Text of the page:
The Ultimate Guide to Organizing Your Life with a Dog
Is it possible to organize life with a dog? If you are blessed to have a dog, you know that he/she is so much more than just a “pet” – dogs are part of the family! Like any other family member, dogs can easily complicate our lives as we try to remember where we put the brush or when we gave them the last dose of heartworm medicine. If you have multiple dogs, the complications can multiply!
Nineteen Ways to Organize Your Pup
Simplifying life with a dog is really not all that difficult. In fact, I have created a list of nineteen easy-to-follow actions that will make life with your four-legged baby so much simpler! I’ve tested all of these tips out on my own pooch, so I know they work. I’m all about keeping it simple, and that goes for my adorable Ozzie as well. (Isn’t he just the cutest?)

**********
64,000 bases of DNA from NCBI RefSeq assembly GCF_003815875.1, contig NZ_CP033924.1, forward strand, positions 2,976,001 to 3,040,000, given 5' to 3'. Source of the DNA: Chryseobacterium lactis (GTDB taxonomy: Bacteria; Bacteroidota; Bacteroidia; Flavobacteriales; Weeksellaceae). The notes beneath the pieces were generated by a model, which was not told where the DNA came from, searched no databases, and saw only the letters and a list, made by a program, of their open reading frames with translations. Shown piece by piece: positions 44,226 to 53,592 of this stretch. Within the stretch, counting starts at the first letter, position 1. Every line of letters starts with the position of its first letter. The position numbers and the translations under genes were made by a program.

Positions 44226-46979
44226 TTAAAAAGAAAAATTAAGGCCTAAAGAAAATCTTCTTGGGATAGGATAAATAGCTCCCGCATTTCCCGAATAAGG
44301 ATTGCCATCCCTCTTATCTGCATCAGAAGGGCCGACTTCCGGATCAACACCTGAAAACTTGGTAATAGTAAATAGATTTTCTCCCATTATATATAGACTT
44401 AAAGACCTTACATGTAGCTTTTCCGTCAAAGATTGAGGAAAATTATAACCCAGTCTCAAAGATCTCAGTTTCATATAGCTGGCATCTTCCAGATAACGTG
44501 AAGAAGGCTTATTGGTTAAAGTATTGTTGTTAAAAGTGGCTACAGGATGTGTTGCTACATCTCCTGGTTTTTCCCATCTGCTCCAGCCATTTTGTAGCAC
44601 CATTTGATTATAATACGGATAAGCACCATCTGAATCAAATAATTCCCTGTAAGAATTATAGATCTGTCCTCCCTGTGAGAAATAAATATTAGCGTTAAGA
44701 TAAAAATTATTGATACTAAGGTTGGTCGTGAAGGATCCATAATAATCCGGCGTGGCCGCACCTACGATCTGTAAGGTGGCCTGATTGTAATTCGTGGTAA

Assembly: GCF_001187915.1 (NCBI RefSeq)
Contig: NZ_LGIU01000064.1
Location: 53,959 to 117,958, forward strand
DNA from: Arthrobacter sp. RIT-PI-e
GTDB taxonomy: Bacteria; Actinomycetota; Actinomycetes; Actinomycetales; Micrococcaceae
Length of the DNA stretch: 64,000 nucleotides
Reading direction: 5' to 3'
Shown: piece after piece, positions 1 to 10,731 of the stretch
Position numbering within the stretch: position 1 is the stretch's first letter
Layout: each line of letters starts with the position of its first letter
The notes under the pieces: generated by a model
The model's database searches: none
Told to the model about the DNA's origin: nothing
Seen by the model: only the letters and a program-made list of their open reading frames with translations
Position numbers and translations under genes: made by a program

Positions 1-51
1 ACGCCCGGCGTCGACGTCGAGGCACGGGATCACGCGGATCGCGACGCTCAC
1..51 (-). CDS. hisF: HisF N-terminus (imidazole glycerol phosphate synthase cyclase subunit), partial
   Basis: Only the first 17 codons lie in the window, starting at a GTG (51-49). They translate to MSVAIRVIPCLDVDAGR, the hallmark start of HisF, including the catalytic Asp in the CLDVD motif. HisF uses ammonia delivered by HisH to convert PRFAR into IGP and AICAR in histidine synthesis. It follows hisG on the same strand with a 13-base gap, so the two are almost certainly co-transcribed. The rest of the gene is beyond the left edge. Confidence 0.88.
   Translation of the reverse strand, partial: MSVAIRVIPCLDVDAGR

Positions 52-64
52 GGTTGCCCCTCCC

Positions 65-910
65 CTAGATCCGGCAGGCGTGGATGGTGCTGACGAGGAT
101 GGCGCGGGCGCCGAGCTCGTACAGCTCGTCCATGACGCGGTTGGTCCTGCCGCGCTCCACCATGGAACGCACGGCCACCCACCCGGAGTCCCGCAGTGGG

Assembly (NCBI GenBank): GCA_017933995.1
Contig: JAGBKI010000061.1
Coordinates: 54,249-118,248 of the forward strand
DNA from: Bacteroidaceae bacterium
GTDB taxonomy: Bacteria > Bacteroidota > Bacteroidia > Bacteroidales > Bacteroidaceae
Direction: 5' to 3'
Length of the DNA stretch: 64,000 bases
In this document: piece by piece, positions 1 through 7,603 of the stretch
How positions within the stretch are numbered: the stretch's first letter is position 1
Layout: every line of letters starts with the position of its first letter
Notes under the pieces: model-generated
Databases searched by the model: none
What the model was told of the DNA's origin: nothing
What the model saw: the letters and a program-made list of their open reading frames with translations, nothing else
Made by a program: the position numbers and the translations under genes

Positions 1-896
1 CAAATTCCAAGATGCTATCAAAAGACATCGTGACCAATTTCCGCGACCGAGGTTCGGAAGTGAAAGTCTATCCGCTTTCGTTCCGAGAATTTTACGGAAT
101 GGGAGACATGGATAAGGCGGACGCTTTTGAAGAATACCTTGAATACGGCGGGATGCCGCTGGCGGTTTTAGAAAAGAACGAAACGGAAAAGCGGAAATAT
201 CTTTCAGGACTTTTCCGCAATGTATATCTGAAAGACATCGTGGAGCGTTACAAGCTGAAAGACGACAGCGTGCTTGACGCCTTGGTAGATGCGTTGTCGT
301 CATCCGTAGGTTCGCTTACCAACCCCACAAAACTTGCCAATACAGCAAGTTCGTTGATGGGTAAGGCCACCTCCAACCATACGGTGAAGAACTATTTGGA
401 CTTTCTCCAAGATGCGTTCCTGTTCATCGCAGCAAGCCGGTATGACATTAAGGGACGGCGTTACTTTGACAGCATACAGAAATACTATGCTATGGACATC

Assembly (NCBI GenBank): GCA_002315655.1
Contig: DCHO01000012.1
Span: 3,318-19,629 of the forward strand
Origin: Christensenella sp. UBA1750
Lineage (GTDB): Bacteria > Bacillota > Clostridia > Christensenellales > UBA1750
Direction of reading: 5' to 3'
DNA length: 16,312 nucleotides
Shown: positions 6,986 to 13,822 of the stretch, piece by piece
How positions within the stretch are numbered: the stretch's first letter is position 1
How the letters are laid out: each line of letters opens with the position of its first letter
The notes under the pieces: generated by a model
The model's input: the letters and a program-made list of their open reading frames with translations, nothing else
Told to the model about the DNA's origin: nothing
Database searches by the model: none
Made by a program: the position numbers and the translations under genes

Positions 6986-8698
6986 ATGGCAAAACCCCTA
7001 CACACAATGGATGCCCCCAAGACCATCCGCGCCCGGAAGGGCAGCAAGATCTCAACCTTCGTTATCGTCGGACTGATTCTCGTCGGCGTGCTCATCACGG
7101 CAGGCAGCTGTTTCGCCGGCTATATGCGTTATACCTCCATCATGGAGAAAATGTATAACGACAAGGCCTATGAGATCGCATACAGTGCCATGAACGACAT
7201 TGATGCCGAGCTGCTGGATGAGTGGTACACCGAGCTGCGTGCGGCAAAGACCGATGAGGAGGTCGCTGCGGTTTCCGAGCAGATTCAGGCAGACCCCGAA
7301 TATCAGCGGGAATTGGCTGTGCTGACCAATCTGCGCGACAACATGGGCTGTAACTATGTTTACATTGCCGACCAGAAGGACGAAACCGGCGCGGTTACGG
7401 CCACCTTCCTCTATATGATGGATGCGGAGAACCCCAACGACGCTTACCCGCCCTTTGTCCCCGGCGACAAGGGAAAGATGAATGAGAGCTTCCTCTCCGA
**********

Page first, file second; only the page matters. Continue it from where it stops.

I’ve organized my tips by category, so you can implement them one “batch” at a time if you don’t want to jump in with everything at once. Read on!
You have to feed your pup every day – it only makes sense to do what you can to make the process efficient.
- Automate food delivery – especially if your dog is large and his food comes in heavy, awkward bags, it’s so worth it to have it dropped on your doorstep. Chewy.com has a great auto-ship system, allowing you to change delivery dates as needed, and you can add and subtract items anytime up until a few days before your order ships- they even send reminder emails! I’m a loyal Chewy shopper, but Amazon and PetSmart also have auto-ship available, so you can use the service you prefer.